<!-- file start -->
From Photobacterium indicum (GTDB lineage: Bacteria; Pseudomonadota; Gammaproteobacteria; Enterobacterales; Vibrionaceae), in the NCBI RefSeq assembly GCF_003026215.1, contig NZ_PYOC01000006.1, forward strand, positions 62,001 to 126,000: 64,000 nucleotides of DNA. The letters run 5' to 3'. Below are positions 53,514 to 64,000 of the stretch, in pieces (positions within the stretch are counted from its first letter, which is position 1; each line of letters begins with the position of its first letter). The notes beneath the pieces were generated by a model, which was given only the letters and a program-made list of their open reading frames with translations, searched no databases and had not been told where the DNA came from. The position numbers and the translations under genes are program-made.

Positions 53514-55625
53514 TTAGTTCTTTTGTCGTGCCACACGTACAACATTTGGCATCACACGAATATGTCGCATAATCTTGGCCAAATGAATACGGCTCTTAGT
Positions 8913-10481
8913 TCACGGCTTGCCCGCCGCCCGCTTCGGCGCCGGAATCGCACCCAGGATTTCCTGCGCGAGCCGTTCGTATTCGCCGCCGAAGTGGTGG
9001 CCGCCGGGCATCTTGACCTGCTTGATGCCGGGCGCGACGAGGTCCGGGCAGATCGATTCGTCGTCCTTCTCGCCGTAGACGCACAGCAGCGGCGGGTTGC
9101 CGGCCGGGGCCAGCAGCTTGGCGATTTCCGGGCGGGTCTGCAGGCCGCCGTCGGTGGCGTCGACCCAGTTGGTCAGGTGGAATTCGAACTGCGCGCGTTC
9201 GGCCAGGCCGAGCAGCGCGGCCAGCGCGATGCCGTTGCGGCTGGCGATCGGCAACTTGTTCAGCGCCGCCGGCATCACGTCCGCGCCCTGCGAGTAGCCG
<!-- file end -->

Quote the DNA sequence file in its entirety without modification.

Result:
From Photobacterium indicum (GTDB lineage: Bacteria; Pseudomonadota; Gammaproteobacteria; Enterobacterales; Vibrionaceae), in the NCBI RefSeq assembly GCF_003026215.1, contig NZ_PYOC01000006.1, forward strand, positions 62,001 to 126,000: 64,000 nucleotides of DNA. The letters run 5' to 3'. Below are positions 53,514 to 64,000 of the stretch, in pieces (positions within the stretch are counted from its first letter, which is position 1; each line of letters begins with the position of its first letter). The notes beneath the pieces were generated by a model, which was given only the letters and a program-made list of their open reading frames with translations, searched no databases and had not been told where the DNA came from. The position numbers and the translations under genes are program-made.

Positions 53514-55625
53514 TTAGTTCTTTTGTCGTGCCACACGTACAACATTTGGCATCACACGAATATGTCGCATAATCTTGGCCAAATGAATACGGCTCTTAGT
Positions 8913-10481
8913 TCACGGCTTGCCCGCCGCCCGCTTCGGCGCCGGAATCGCACCCAGGATTTCCTGCGCGAGCCGTTCGTATTCGCCGCCGAAGTGGTGG
9001 CCGCCGGGCATCTTGACCTGCTTGATGCCGGGCGCGACGAGGTCCGGGCAGATCGATTCGTCGTCCTTCTCGCCGTAGACGCACAGCAGCGGCGGGTTGC
9101 CGGCCGGGGCCAGCAGCTTGGCGATTTCCGGGCGGGTCTGCAGGCCGCCGTCGGTGGCGTCGACCCAGTTGGTCAGGTGGAATTCGAACTGCGCGCGTTC
9201 GGCCAGGCCGAGCAGCGCGGCCAGCGCGATGCCGTTGCGGCTGGCGATCGGCAACTTGTTCAGCGCCGCCGGCATCACGTCCGCGCCCTGCGAGTAGCCG